Survey

* Your assessment is very important for improving the work of artificial intelligence, which forms the content of this project

Transcript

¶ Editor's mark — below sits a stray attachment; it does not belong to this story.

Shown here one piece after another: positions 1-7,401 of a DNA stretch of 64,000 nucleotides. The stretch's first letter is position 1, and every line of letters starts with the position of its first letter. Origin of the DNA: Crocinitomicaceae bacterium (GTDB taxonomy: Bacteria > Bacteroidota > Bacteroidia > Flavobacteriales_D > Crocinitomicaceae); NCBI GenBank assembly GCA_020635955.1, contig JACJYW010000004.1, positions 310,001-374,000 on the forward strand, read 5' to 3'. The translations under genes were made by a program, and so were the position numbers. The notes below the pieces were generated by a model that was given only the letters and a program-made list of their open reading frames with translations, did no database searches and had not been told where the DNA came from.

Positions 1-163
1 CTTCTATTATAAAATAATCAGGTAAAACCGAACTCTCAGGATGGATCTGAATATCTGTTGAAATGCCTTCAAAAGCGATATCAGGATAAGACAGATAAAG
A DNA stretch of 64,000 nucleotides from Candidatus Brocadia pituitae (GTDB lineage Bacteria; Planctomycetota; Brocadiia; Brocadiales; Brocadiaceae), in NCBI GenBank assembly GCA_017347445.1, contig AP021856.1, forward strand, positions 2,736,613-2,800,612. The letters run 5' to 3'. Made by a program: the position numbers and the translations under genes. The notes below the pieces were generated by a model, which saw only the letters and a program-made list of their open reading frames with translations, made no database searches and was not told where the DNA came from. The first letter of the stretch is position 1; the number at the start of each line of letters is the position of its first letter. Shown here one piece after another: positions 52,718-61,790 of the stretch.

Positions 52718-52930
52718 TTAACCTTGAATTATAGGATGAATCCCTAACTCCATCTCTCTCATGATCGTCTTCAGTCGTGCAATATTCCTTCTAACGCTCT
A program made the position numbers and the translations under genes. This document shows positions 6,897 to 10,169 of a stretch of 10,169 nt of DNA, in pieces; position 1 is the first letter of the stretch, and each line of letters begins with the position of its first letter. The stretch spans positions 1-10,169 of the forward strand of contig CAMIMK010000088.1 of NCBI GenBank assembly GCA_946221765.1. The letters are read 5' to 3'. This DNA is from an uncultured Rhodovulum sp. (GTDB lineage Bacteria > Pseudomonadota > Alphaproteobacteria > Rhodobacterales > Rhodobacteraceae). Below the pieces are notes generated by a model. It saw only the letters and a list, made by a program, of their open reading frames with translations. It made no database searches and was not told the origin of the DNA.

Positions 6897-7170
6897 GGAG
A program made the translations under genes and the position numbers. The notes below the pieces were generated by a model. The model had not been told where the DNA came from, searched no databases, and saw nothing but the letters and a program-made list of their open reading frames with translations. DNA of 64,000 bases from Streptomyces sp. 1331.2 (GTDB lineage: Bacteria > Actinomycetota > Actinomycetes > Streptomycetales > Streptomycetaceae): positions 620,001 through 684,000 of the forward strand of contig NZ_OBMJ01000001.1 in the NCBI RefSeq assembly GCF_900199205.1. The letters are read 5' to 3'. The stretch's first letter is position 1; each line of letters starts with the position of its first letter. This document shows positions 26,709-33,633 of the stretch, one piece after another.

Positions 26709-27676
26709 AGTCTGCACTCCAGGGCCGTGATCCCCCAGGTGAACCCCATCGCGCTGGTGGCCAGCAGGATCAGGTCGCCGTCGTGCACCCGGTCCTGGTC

MISN-0-132 GAUSS’S LAW FOR SPHERICAL SYMMETRY by Peter Signell 1. Introduction . . . . . . . . . . . . . . . . . . . . . . . . . . . . . . . . . . . . . . . . . . . . . . 1 a. The Importance of Gauss’s Law . . . . . . . . . . . . . . . . . . . . . . . . . 1 b. Usefulness of the Law . . . . . . . . . . . . . . . . . . . . . . . . . . . . . . . . . . . 1 GAUSS’S LAW FOR SPHERICAL SYMMETRY 2. Gauss’s Law a. Introduction . . . . . . . . . . . . . . . . . . . . . . . . . . . . . . . . . . . . . . . . . . . . . 2 b. Gaussian Surfaces . . . . . . . . . . . . . . . . . . . . . . . . . . . . . . . . . . . . . . . 2 ~ ................................ 3 c. Normal Component of E d. Statement of Gauss’s Law . . . . . . . . . . . . . . . . . . . . . . . . . . . . . . . 3 e. Choosing the Gaussian Surface . . . . . . . . . . . . . . . . . . . . . . . . . .4 r G.S. 3. Spherically Symmetric Charge . . . . . . . . . . . . . . . . . . . . . . . . . . 5 R 4. A Point Charge: Coulomb’s Law . . . . . . . . . . . . . . . . . . . . . . . 5 5. A Sphere of Uniform Charge a. Overview . . . . . . . . . . . . . . . . . . . . . . . . . . . . . . . . . . . . . . . . . . . . . . . . 6 b. Field Inside the Charge Distribution . . . . . . . . . . . . . . . . . . . . . 6 c. Field Outside the Distribution . . . . . . . . . . . . . . . . . . . . . . . . . . . 7 E R Acknowledgments. . . . . . . . . . . . . . . . . . . . . . . . . . . . . . . . . . . . . . . . . . . .7 r Glossary . . . . . . . . . . . . . . . . . . . . . . . . . . . . . . . . . . . . . . . . . . . . . . . . . . . . . . 8 Project PHYSNET · Physics Bldg. · Michigan State University · East Lansing, MI 1 ID Sheet: MISN-0-132 THIS IS A DEVELOPMENTAL-STAGE PUBLICATION OF PROJECT PHYSNET Title: Gauss’s Law for Spherical Symmetry Author: P. Signell, Dept. of Physics, Mich. State Univ Version: 3/29/2000 Evaluation: Stage 0 Length: 1 hr; 24 pages Input Skills: 1. Vocabulary: cylindrical symmetry, spherical symmetry (MISN-0153). 2. For a charge distribution with spherical symmetry, indicate the direction of the electric field at any given point in space and draw the surface that includes all other points with the same magnitude of the electric field (MISN-0-153). Output Skills (Knowledge): K1. Vocabulary: Gauss’s law, Gaussian surface, integration surface, surface integral, volume charge density. K2. State the two rules for constructing a useful Gaussian surface. K3. Derive Coulomb’s law from Gauss’s law, including all parts of the argument. K4. State the basic physics difference between Gauss’s law and Coulomb’s law. Output Skills (Problem Solving): S1. Given a spherically symmetric charge distribution, use Gauss’s law to determine the electric field at any specified point. Post-Options: 1. “Gauss’s Law Applied to Cylindrical and Planar Charge Distributions” (MISN-0-133). 2. “Electric Fields and Potentials Across Charge Layers and In Capacitors” (MISN-0-134). The goal of our project is to assist a network of educators and scientists in transferring physics from one person to another. We support manuscript processing and distribution, along with communication and information systems. We also work with employers to identify basic scientific skills as well as physics topics that are needed in science and technology. A number of our publications are aimed at assisting users in acquiring such skills. Our publications are designed: (i) to be updated quickly in response to field tests and new scientific developments; (ii) to be used in both classroom and professional settings; (iii) to show the prerequisite dependencies existing among the various chunks of physics knowledge and skill, as a guide both to mental organization and to use of the materials; and (iv) to be adapted quickly to specific user needs ranging from single-skill instruction to complete custom textbooks. New authors, reviewers and field testers are welcome. PROJECT STAFF Andrew Schnepp Eugene Kales Peter Signell Webmaster Graphics Project Director ADVISORY COMMITTEE D. Alan Bromley E. Leonard Jossem A. A. Strassenburg Yale University The Ohio State University S. U. N. Y., Stony Brook Views expressed in a module are those of the module author(s) and are not necessarily those of other project participants. c 2001, Peter Signell for Project PHYSNET, Physics-Astronomy Bldg., ° Mich. State Univ., E. Lansing, MI 48824; (517) 355-3784. For our liberal use policies see: http://www.physnet.org/home/modules/license.html. 3 4 MISN-0-132 1 GAUSS’S LAW FOR SPHERICAL SYMMETRY by Peter Signell 1. Introduction 1a. The Importance of Gauss’s Law. Gauss’s law is generally thought of as being the integral form of one of the four great laws of electricity and magnetism. Gauss’s law has exactly the same content as Coulomb’s law, but, while Coulomb’s law is formulated in terms of point charges, Gauss’s law is formulated in terms of continuous charge distributions. Although either of these laws can be derived from the other, it is easier to derive Coulomb’s law from Gauss’s law than the other way around, and that makes us think of Gauss’s law as the more basic form. Furthermore, it is easy to transform Gauss’s law from its usual integral form to a differential form which is also widely used. In that form it is known as one of the four differential “Maxwell’s equations” that govern all of electricity and magnetism.1 1b. Usefulness of the Law. Gauss’s law is generally the option of choice for finding the electric field at various space points when the charges producing the electric field are symmetrically distributed. This situation often occurs in the design of new electronic components. Even when the charges are not symmetrically distributed, Gauss’s law can still be used to give a rough estimate for design exploration or for checking the result from a computer program. For an example of the use of Gauss’s law, look at the cross-sectional view of a coaxial cable shown in Fig. 1. Here the charge distributions have cylindrical symmetry. Using Gauss’s law we can easily determine the electric field at any point inside or outside this cable, then use that knowledge to determine the way the cable affects signals that pass down it. By varying the cable parameters we can quickly optimize the design.2 For a wildly different example, Gauss’s law provides a quick and exact proof of an important derivation in gravitation, a derivation that eluded 1 See “The Ampere-Maxwell Equation; The Displacement Current” (MISN-0-145) and “Maxwell’s Equations” (MISN-0-146). 2 The coaxial cable is treated in greater detail in “Gauss’s Law Applied to Cylindrical and Planar Charge Distributions” (MISN-0-133). 5 MISN-0-132 2 - -Q ++ + - +Q + - + R1 + - + r - + + R2 - ++ + + ++ - - - - Figure 1. Cross section of a coaxial cable, showing the charges at some instant. Newton for nearly 20 years.3 2. Gauss’s Law 2a. Introduction. Our approach to Gauss’s law will be to: (1) develop some ideas about the Gaussian surface that occurs in the law; (2) review the rules for finding the component of the electric field that is normal to the Gaussian surface, since this is what occurs in the law; (3) give a precise statement of the law; and then (4) give precise rules for choosing the Gaussian surface. 2b. Gaussian Surfaces. Before we proceed to the statement of Gauss’s law, we introduce some notions about the Gaussian surface occurring in the mathematical statement of the law; further study of the law will then convert those notions into precise statements. The surface that occurs in Gauss’s law, called a Gaussian surface, is a closed imaginary surface that passes through the space point at which we want to know the electric field and which has a shape determined by the symmetry of the charge distribution. In all of the examples we will be dealing with, at least part of the Gaussian Surface will be the Electric Field Equi-Magnitude Surface (EMS) that goes through the point at which we wish to know the field.4 The only difference is that additional surface areas must be added to the EMS, if necessary, in order to make it into a closed surface (one that totally encloses some volume). Here are typical Gaussian surfaces: (1) a sphere (see Fig. 2); (2) a cylinder with flat 3 See “The Gravitational Field Outside a Homogeneous Spherical Mass” (MISN-0109). 4 For the necessary discussion of Equi-Magnitude Surfaces, see “Electric Fields From Symmetric Charge Distributions” (MISN-0-153). 6 MISN-0-132 3 ` E ` E G.S. MISN-0-132 ^n G.S. ` E G.S. q ^n P ` E +q increment of G.S. Figure 2. A Spherical Gaussian Surface. ^n r R +q s+ + + + ` ^n E Figure 3. Illustration of an electric field vector not normal to the Gaussian surface. Figure 4. A fanciful Gaussian surface for illustrating Gauss’s law. circular ends that are normal to the axis of the cylinder; and (3) two flat sheets that are parallel and identical in shape, with the volume between the parallel sheets closed by a surface normal to the planes of the sheets. ~ 2c. Normal Component of E. Gauss’s law uses only the component of the electric field that is normal (perpendicular) to the Gaussian surface. This component is denoted En . Where the electric field is not normal to the Gaussian surface we must find its normal component (see Fig. 3): Figure 5. The Gaussian surface (G.S.) for applying Gauss’s law to a spherically symmetric charge distribution that extends to radius R. 2. qS ≡ the total (net) electric charge contained within that same surface S. The mathematical statement of Gauss’s law is: I En dS = 4πke qS . (1) S ~ · n̂ = E cos θ , En = E where n̂ is the outward-directed unit vector normal to the Gaussian surface at the point under consideration. 2d. Statement of Gauss’s Law. Gauss’s law states that the integral of the normal component of the electric field over any closed surface is proportional to the net charge contained inside that surface. Thus Gauss’s law contains the following quantities: 1. 4 H E dS ≡ the integral of the normal component of the electric S n field, En , over any closed surface “S”;5 and This law holds for any surface whatever, even one as wild as that shown in Fig. 4. 2e. Choosing the Gaussian Surface . structing a useful Gaussian surface: There are two rules for con- 1. the surface must pass through the point at which you wish to know a particular component of the electric field, and the surface must be normal to that component at the point in question; 2. the surface must be a completely closed one and, at every point on the surface, the normal component of the electric field should either have the same value as at the point in question or be zero. 5 The circle on the integral sign reminds you that the surface must be a closed one, meaning that it must completely enclose some region of space. When you actually use Gauss’s law, the suface integrals will reduce to just a constant times the surface areas of spheres, cylinders, or rectangles. Using the above two rules, the electric field due to a symmetric charge distribution can generally be determined in a few lines in a few seconds. 7 8 MISN-0-132 5 MISN-0-132 6 Advice: People learning Gauss’s law for the first time often use a proper imaginary Gaussian Surface on the left side of Eq. (1) but then incorrectly compute the charge within a real surface, different from the Gaussian Surface, for the right side of that equation. You must compute the charge within the imaginary Gaussian Surface for the right side of the equation, and it must be the same Gaussian Surface you used to evaluate the left side of the equation. If we now place a charge q at the space-point ~r, it experiences a force ~ F~ = q E(r) due to the charge Q at the origin. Using Eq. (3), we obtain an expression for the force between the two charges: 3. Spherically Symmetric Charge qQ F~ = ke 2 r̂ , r For charge distributions having spherical symmetry, we choose our Gaussian surface to be a sphere of radius r centered on the center of ~ is always normal to the the charge distribution (see Fig. 5). Then E ~ the sign depending on whether the electric field surface: En = ±|E|, points outward or inward. Also, because the charge distribution looks the same from any point on the spherical Gaussian surface, the magnitude of E is constant over that surface. That is, En can be a function of radius but it will not be a function of position for fixed radius: En = E(r). This constancy over a spherical surface S enables us to easily perform the integration: I I En dS = E(r) dS = E(r) 4πr 2 . S S Then by Gauss’s law, Eq. (1), the electric field is: 4πr2 E(r) = 4πke qS (r) , (spherical symmetry) , (2) where qS (r) is the net amount of charge inside the spherical surface of radius r. 4. A Point Charge: Coulomb’s Law The application of Gauss’s law to the case of a single point charge at the origin of some coordinate system produces the electric field appropriate to Coulomb’s law. The single point charge is an especially simple case because any spherical surface centered on the charge will enclose all of the charge. Writing the value of the point charge as Q, Eq. (2) immediately becomes: Q E(r) = ke 2 . r Inserting the radial direction of the field gives us: Q ~ E(r) = ke 2 r̂ . r Help: [S-1] . which is Coulomb’s law. 5. A Sphere of Uniform Charge 5a. Overview. Given a sphere with electric charge distributed uniformly throughout its volume, we can use Gauss’s law to easily find the electric field at any point outside or even inside the sphere. All we need do is evaluate the net amount of charge inside the Gaussian surface at the radius of the point, then insert that charge into Eq. (2). In the next two sections we will determine the electric field inside and outside a sphere of charge, but first we will give a quick qualitative run-through. Imagine starting with a very small Gaussian surface, one with radius r ¿ R where R is the radius of the sphere of charge. If we then increase r, the amount of charge enclosed by the Gaussian surface at r will increase like r 3 until R is reached. As r increases beyond R, the amount of charge enclosed by the surface will stay constant since we are now outside the sphere. However, the Gaussian surface’s area [in the left side of Eq. (2)] will continually increase like r 2 . Combining these radial dependencies, we find that the electric field should increase linearly with radius inside R and decrease as the inverse square of the radius outside R (see Fig. 6). 5b. Field Inside the Charge Distribution. We will here use Gauss’s law to compute the electric field at a radius r that is less than the radius R of the surface of a sphere of uniformly distributed charge totaling Q (see Fig. 5). Since the charge distribution is spherically symmetric we can immediately pass from Eq. (1) to Eq. (2). For our case, the charge enclosed by the imaginary integration surface of radius r is: qS = Q (r/R)3 ( Help: [S-6] ). Then Eq. (2) becomes: 4πr2 E(r) = 4πke qS = 4πke Q r3 /R3 9 (3) (for r ≤ R) . 10 MISN-0-132 7 R R Glossary G.S. • Gauss’s law: a statement that the integral of the normal component of the electric field over any closed surface is a known constant times the net charge inside that surface. The law is the integral form of one of Maxwell’s equations. r Figure 6. Radial dependence of the electric field due to a homogeneously charged sphere of radius R. • Gaussian surface: a surface enclosing a charge distribution, chosen so that: (1) the surface passes through the point at which you wish to know a particular component of the electric field, and the surface is normal to that component at the point in question; and (2) the surface is a completely closed one and, at every point on the surface, the normal component of the electric field either has the same value as at the point in question or is zero. Figure 7. Gaussian Surface (G.S.) for applying Gauss’s law outside a spherical charge distribution. Since E’s direction is radial, Qr ~ E(r) = ke 3 r̂ R • integration surface: grated. (for r ≤ R) . This says that the field is zero at the center and increases linearly as we go out toward the edge (see Fig. 6). 5c. Field Outside the Distribution. In the region beyond a spherically symmetric distribution of charge, any integration surface (see Fig. 7) encloses the entire charge and thus Eq. (2) reduces to Coulomb’s law. If the total charge is Q, then the charge enclosed by the surface in Eq. (2) is qS = Q (for r ≥ R). Then putting in the direction gives us: Q ~ E(r) = ke 2 r̂ r 8 Research, through Grant #SED 74-20088 to Michigan State University. r E MISN-0-132 (for r ≥ R) . This field is identical to the one that would be produced by a point charge Q located at the center of our spherical charge distribution (see Fig. 6). Note also that the expressions for the field inside and outside the sphere give the same answer at the surface of the charge sphere (r = R). They’d better! a surface over which some function is inte- • surface integral: the integral Rof some function over a surface S, R ~ depending on the phewritten: I = S F (~r) dS, or I = S F~ (~r) · dS, nomenon being described. If theR surface is bounded R by a line L, then ~ where should be read the integral can be written I = SL F~ (~r) dS SL as “the integral over the surface S that is bounded by the line L.” The function F~ (~r) varies according to where one is on the surface S. The ~ has a direction defined as the local infinitesimal element of area dS ~ normal to the surface: dS = n̂dS. • closed-surface integral: the integral of some function over H a closed surface S, called the integration surface; written as I = S F (~r) dS, where the circle on the integral sign denotes a closed surface, F (~r) is some function of coordinate space, and dS is an infinitesimal element of area on the surface S. • volume charge density: the amount of charge per unit volume, usually expressed in coulombs per cubic meter. Acknowledgments Preparation of this module was supported in part by the National Science Foundation, Division of Science Education Development and 11 12 MISN-0-132 PS-1 MISN-0-132 PS-2 3. Given a spherical shell that has a constant charge density within the shell (between the two surfaces of the shell). Assume there are no charges inside the inner surface of the shell or outside its outer surface. Use Gauss’s law to determine the electric field inside, outside, and within the spherical shell. Give your answers in terms of the shell’s total charge Q, inner radius a, outer radius b, and the radius r at which the electric field is to be evaluated. PROBLEM SUPPLEMENT Note: Problems 3, 4, and 5 also occur in this module’s Model Exam. ke = 8.99 × 109 N m2 C−2 1. Determine the electric field for a constant charge density throughout ~ at: a spherical volume of radius R, as shown. Evaluate E a. r = 2.00 cm 4. At a distance of 2.00 m from the surface of a sphere of charge, what force would each of these particles feel if it was at rest with respect to the sphere? a. an electron b. r = 4.00 cm b. a neutron (zero charge) The sphere’s charge density is −16 C/m3 and the radius of the sphere is 5.00 cm. R 5. What is the ratio of the magnitude of the gravitational force to the magnitude of the electrostatic force on an electron due to a solid sphere with a volume charge density of 8.0 × 102 C/m3 and a radius of 2.0 cm? The distance between the electron and the center of the sphere is 2.0 m. (Take the gravitational force as F = 1.52 × 10−41 N.) where R = 3.00 cm and the volume charge density is 2.00×10−6 C/m3 . Help: [S-7] 2. Given a hollow spherical shell of charge: Region III: 0 < r < R1 : no charge; Region II: R1 < r < R2 : uniform charge distribution, total charge Q; Region I: R2 < r < ∞: no charge. a. Draw a cross sectional view, labeling radii and regions. ~ in Region I Help: [S-3] , Region II Help: [S-5] and b. Determine E Region III Help: [S-2] in terms of the given quantities. ~I, E ~ II , and E ~ III agree at their common boundaries. c. Check that E Help: [S-4] d. Sketch E(r) for this case and for R1 → 0. 13 14 MISN-0-132 PS-3 MISN-0-132 PS-4 5. FG /FE = 1.57 × 10−30 Brief Answers: (The answer is NOT 1.57 × 10−27 .) 1. a. E = 1.51 × 103 N/C Help: [S-8] b. E = 1.27 × 103 N/C Help: [S-9] 2. a. I + ++ + + + II + + + R1 + + III + + + r R2 + ++ ++ ++ + ++ + + + + + G.S. ~ I = ke Qr̂/r 2 ; b. E ¢ £ ¡ ¢¤ ¡ ~ II = ke Q r̂ r3 − R3 / r2 R3 − R3 ; E 1 2 1 ~ III = 0. E ~ III (R1 ) = E ~ II (R1 ) = 0; c. E ~ I (R2 ) = ke Qr̂/R2 . ~ II (R2 ) = E E 2 d. E E 0 R1 R2 r 0 R2 r ~ = ke Q r̂ 3. Outside: E r2 3 3 ~ = ke Q (r − a ) r̂ Within: E r2 (b3 − a3 ) ~ =0 Inside: E 4. a. F = 2.8 × 10−12 N, away from the sphere. (The answer is NOT 2.8 × 10−15 N.) b. F~ = 0 15 16 MISN-0-132 AS-1 MISN-0-132 S-3 AS-2 (from PS-problem 2b) SPECIAL ASSISTANCE SUPPLEMENT G.S. S-1 (from TX-4, TX-5c) The definition of r̂ is: r̂ = ~r/r. Then ~r = rr̂ and both ~r and r have the dimensions of length. r R1 R2 S-2 (from PS-problem 2b) I + ++ + + + II + + + R1 + + III + + + r R2 + ++ ++ ++ + ++ + + + + + G.S. Examine the sketch and notice that there is no charge in Region III (r ≤ R1 ). Gauss’s law refers only to the charge contained inside the integration surface. If we pick a spherical Gaussian surface in Region III, so its radius is r ≤ R1 , it will contain no charge and Gauss’s law leads to this form for Eq. (2): Outside the sphere, in Region I (r ≥ R2 ), our Gaussian surface encloses the entire sphere (see sketch) and so Gauss’s law leads to this form for Eq. (2): 4πr2 EI (r) = 4πke qS = 4πke Q , where Q is the total charge of the hollow sphere. Then: EI (r) = ke Q . r2 ~ I (r) = ke Q r̂. Putting in the radial direction of the field, E r2 4πr2 EIII (r) = 0. We can immediately conclude that EIII (r) = 0. 17 18 MISN-0-132 S-4 AS-3 (from PS-problem 2c) S-7 ~ II (R2 ) and show that they are the same. ~ I (R2 ) and E Simply evaluate E ~ II (R1 ) and E ~ III (R1 ) and show that they are the same Then evaluate E (see the Brief Answers). S-5 AS-4 (from PS-problem 1) The volume charge density for a uniformly distributed charge is ρ = Q/V, where Q is the total charge and V is the volume over which it is distributed. If the distribution is spherical with radius R, then V = 4πR3 /3. (from PS-problem 2b) We first define the relationship between volume charge density ρ and total charge Q for the hollow sphere, then assume ρ is constant: R RR Q = ρ dV = R12 ρ4πr2 dr = ρ(4/3)π(R23 − R13 ) so Q ρ= . (4/3)π(R23 − R13 ) Now a spherical Gaussian surface of radius r inside region II, where R1 ≤ Rr ≤ R2 , will enclose a net amount of charge: r qS = R1 ρ4πr02 dr0 = ρ(4/3)π(r 3 − R13 ), r3 − R13 Q . × (4/3)π(r 3 − R13 ) = Q 3 = 3 3 (4/3)π(R2 − R1 ) R2 − R13 So Eq. (2) gives us: r3 − R13 4πr2 EII (r) = 4πke qS = 4πke Q 3 , R2 − R13 or Q(r3 − R13 ) EII (r) = ke 2 3 . r (R2 − R13 ) Q(r3 − R13 ) r̂ . Putting in the radial direction of the field, EII (r) = ke 2 3 r (R2 − R13 ) S-6 MISN-0-132 S-8 (from PS-problem 1a) (8.99 × 109 N m2 C−2 )(2.00 × 10−6 C m−3 )(4π)(0.02 m) 3 3 = 1.51 × 10 N/ C E= S-9 (from PS-problem 1b) E= (8.99 × 109 N m2 C−2 )(2.00 × 10−6 C m−3 )(4π)(0.03 m)3 3(0.04 m)2 = 1.27 × 103 N/ C (from TX-5b) Vr (4/3)πr 3 qS = Q= Q VR (4/3)πR3 or Rr qS = 0 ρ4πr02 dr0 = ρ(4/3)πr 3 = Q (4/3)πr 3 (4/3)πR3 19 20 MISN-0-132 ME-1 MODEL EXAM ke = 8.99 × 109 N m2 C−2 electron charge = −1.60 × 10−19 C 1. See Exam Skills K1-K4 in this module’s ID Sheet. 2. Use Gauss’s law to determine the electric field inside, outside, and within a spherical shell of constant charge density. Give your answers in terms of the shell’s total charge Q, inner radius a, outer radius b, and the radius r at which the electric field is to be evaluated. 3. At a distance of 2.00 m from the surface of a sphere of charge, what force would each of these particles feel if it was at rest with respect to the sphere? a. an electron b. a neutron (zero charge) The sphere’s charge density is −16 C/m3 and the radius of the sphere is 5.00 cm. 4. What is the ratio of the magnitude of the gravitational force to the magnitude of the electrostatic force on an electron due to a solid sphere with a volume charge density of 8.0 × 102 C/m3 and a radius of 2.0 cm? The distance between the electron and the center of the sphere is 2.0 m. (Take the gravitational force as F = 1.52 × 10−41 N.) Brief Answers: 1. See this module’s text. 2. See Problem 3 in this module’s Problem Supplement. 3. See Problem 4 in this module’s Problem Supplement. 4. See Problem 5 in this module’s Problem Supplement. 21 22 23 24